Jennifer Kohnke

I mercati emergenti stanno affondando?

CAMBRIDGE – Il forte rallentamento della crescita economica in molti dei maggiori paesi a medio reddito, così come il crollo generalizzato dei prezzi delle attività finanziarie, sta forse a indicare che l'inevitabile eco della crisi nei mercati emergenti è giunta fino a noi? Dopo anni – dalla crisi finanziaria del 2008 – di solidi e talvolta ingenti profitti ricavati dalla produzione, l'effetto combinato del rallentamento della crescita a lungo termine in Cina e del potenziale stop alle politiche monetarie ultra espansive nei paesi avanzati sta portando alla luce delle grandi fragilità.

Il fatto che shock tutto sommato moderati abbiano traumatizzato i mercati emergenti in modo così profondo porta a domandarsi cosa potrebbe succedere se il cambiamento fosse più drastico. I paesi emergenti hanno davvero la capacità di reagire, e che tipo di politiche deriverebbero da una nuova tornata di finanziamenti da parte del Fondo monetario internazionale? La crisi dell’eurozona ha insegnato, una volta per tutte, al FMI che gli eccessi di debito pubblico e privato sono un grave ostacolo alla crescita, e che si dovrebbe porre più enfasi sulla svalutazione e ristrutturazione del debito rispetto al passato?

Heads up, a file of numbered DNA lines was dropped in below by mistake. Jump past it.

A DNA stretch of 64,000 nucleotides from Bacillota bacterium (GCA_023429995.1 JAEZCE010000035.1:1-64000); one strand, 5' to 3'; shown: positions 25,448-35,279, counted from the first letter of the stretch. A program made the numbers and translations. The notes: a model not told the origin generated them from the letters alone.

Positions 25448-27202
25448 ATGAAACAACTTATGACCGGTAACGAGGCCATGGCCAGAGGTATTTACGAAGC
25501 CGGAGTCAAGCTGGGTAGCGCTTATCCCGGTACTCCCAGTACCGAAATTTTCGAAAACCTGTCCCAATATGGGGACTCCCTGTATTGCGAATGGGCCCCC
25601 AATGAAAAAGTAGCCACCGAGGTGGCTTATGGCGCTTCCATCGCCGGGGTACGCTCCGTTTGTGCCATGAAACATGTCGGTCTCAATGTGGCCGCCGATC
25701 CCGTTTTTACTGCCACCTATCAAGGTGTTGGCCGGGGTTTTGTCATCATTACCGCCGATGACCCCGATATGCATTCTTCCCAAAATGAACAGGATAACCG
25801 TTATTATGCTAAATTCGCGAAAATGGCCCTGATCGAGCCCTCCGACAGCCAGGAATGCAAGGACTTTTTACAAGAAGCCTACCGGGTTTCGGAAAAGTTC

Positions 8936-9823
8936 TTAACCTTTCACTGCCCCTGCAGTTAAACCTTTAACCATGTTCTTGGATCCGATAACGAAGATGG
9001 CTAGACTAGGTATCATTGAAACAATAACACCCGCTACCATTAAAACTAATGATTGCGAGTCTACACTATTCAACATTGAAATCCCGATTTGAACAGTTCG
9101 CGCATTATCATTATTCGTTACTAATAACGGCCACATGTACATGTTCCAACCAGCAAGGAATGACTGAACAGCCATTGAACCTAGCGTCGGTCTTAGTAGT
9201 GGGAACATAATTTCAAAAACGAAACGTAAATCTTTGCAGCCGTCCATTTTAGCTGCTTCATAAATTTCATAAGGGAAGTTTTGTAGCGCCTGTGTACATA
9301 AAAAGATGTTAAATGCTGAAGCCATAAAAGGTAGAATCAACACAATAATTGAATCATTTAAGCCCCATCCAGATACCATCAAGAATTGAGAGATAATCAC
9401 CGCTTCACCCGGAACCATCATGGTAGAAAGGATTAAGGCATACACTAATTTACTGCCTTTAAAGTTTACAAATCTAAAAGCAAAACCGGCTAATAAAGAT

Il mercato è stato particolarmente brutale verso i paesi costretti a finanziare ingenti deficit delle partite correnti, come il Brasile, l'India, il Sudafrica e l’Indonesia. Fortunatamente, la combinazione tra tassi di cambio flessibili, forti riserve internazionali, regimi monetari migliori e un allontanamento dal debito in valuta estera, offre una certa protezione.

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